Saturday, March 25, 2023
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Hadestown - Bourbon Street bluesy folk opera's trip to hell

Oscar E. Moore “from the rear mezzanine” for

If you are going to reimagine the legend of Orpheus and Eurydice – a poor poet guitar strumming musician with a voice to die for and his ravishing but hungry counterpart as a sung-through folk opera (that originally was a sixty minute album in 2010) you must at the very least cast actors that appear to like each other and have an iota of chemistry sizzling between them. These two characters are madly in love with one another. And “without love life has no purpose” – a quote from Charity Hope Valentine.

Damon Daunno (Orpheus) and Nabiyah Be (Eurydice) hardly fizzle. Singing their way to hell and almost back on a variety of microphones. He of the wobbly falsetto and she of the vacant stare who wails we hardly care for either one as they wander through the reconfigured New York Theatre Workshop space that last time round was a gymnasium with lap pool and now is a three quarter in the round tiered space with quite uncomfortable seats – even with a provided cushion.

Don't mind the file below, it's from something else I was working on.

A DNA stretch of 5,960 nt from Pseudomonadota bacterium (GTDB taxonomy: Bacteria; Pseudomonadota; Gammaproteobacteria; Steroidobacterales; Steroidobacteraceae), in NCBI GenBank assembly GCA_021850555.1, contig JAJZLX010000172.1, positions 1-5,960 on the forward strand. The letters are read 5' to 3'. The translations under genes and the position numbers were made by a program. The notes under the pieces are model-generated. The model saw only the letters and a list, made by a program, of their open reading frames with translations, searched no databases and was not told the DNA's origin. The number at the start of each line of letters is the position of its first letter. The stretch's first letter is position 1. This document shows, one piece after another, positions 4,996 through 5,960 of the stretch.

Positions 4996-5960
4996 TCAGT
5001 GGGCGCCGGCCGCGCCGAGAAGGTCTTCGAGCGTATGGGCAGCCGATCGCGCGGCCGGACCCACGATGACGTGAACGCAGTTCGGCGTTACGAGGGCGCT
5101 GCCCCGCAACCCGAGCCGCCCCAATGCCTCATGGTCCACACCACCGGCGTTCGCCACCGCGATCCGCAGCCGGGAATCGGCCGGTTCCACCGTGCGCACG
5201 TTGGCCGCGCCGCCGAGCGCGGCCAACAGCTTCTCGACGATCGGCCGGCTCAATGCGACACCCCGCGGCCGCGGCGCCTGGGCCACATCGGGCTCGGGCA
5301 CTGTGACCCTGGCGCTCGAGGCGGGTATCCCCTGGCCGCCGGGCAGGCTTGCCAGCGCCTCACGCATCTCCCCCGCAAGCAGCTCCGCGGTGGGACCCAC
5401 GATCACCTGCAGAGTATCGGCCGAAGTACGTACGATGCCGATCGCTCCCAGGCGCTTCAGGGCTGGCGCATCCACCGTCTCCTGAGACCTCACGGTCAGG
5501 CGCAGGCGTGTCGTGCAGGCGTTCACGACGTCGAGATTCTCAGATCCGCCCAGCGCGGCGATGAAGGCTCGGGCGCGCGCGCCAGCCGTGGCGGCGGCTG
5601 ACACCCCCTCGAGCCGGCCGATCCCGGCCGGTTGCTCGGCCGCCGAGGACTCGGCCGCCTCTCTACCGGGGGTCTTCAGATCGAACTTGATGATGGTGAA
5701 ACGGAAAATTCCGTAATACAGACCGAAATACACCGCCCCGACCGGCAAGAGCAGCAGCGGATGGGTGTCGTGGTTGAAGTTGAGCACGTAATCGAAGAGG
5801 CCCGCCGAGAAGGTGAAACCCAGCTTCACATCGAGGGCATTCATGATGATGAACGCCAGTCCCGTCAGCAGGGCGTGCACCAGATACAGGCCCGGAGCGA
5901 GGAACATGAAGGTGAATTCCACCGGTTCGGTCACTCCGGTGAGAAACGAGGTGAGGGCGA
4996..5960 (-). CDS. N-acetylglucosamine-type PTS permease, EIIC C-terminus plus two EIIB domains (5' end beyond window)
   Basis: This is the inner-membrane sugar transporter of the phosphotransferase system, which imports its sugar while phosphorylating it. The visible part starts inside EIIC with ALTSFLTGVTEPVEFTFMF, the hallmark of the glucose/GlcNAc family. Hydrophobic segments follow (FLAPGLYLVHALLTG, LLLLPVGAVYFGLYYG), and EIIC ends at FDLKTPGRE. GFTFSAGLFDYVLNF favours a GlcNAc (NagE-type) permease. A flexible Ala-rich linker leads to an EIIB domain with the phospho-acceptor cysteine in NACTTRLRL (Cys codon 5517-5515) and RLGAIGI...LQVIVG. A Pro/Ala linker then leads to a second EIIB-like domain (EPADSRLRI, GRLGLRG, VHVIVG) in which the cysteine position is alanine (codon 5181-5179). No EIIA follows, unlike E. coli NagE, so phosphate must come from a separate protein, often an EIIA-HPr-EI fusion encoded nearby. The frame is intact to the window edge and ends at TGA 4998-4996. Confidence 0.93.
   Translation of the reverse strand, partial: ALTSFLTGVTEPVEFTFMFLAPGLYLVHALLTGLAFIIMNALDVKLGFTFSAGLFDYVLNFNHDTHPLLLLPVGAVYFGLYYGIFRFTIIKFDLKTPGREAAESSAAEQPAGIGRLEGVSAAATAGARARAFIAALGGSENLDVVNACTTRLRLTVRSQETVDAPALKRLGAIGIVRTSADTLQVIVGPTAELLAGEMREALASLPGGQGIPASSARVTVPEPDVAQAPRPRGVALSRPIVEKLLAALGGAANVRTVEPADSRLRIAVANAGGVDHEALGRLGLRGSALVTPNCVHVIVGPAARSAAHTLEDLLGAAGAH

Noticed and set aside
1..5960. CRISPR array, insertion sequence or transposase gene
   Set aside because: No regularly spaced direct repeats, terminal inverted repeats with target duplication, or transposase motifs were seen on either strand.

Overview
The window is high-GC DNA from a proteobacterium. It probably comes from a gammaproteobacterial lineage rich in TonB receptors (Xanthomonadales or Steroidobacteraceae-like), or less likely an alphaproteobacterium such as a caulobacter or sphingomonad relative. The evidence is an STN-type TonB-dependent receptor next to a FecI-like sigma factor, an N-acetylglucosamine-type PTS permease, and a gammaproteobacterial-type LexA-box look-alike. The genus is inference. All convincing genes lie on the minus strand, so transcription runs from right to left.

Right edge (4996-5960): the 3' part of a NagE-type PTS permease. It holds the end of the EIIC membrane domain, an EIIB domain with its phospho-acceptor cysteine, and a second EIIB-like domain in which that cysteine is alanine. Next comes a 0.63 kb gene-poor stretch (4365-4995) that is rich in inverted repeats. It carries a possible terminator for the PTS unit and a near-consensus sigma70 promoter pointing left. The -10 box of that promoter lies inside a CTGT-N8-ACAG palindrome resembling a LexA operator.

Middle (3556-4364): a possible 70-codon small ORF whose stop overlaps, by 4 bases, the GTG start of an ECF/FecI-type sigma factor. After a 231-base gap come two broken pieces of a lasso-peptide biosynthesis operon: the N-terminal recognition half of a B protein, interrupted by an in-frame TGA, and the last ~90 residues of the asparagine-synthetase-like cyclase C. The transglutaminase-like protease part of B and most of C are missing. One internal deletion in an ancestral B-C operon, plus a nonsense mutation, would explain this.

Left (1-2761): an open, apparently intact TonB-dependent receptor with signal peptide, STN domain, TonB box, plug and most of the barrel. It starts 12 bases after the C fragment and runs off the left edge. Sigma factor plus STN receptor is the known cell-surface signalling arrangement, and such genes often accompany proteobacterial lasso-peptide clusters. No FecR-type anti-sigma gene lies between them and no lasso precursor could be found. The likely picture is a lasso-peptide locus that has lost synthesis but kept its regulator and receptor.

Responsible for this busy pseudo-poetic edging towards pretentious production is the imaginative and theatrical director Rachel Chavkin who has helped Anais Mitchell - composer/lyricist - develop her work for the stage that is now a seemingly endless two hours plus with intermission.

Thank the gods for small favors. Here we have as our narrator and charming guide Chris Sullivan as Hermes who can sing and move and beguile. He alone makes this trip worthwhile.

Down below we have the basso profundo Patrick Page (who at times reminds one of that voice-over guy for movie trailers of the past) as that demonic King Hades who has built a Trump like empire and wall – (to keep out the enemy) and will seduce Eurydice into experiencing what he has to offer leaving Orpheus to walk all the way down into the depths of depravity to rescue his beloved.

Persephone (Amber Gray) long suffering wife of Hades and goddess of the seasons gets to spread her charm each spring escaping from below with her basket of flowers and a full flask.

The music is a combination of New Orleans jazz, blues and ragtime that is mostly enjoyable performed by an on stage band that is excellent. The lyrics are mundane. The plot ambles along with three Fates (Lulu Fall – Jessie Shelton and Shaina Taub) a Greek chorus combo of The Andrew Sisters and The Supremes.

If only Orpheus and Eurydice were believable lovers who could enchant us we might care what befalls them as fog annoyingly envelops the arena and fellow actors scurrying around and up and down in and out.

Through July 3rd

Photo: Joan Marcus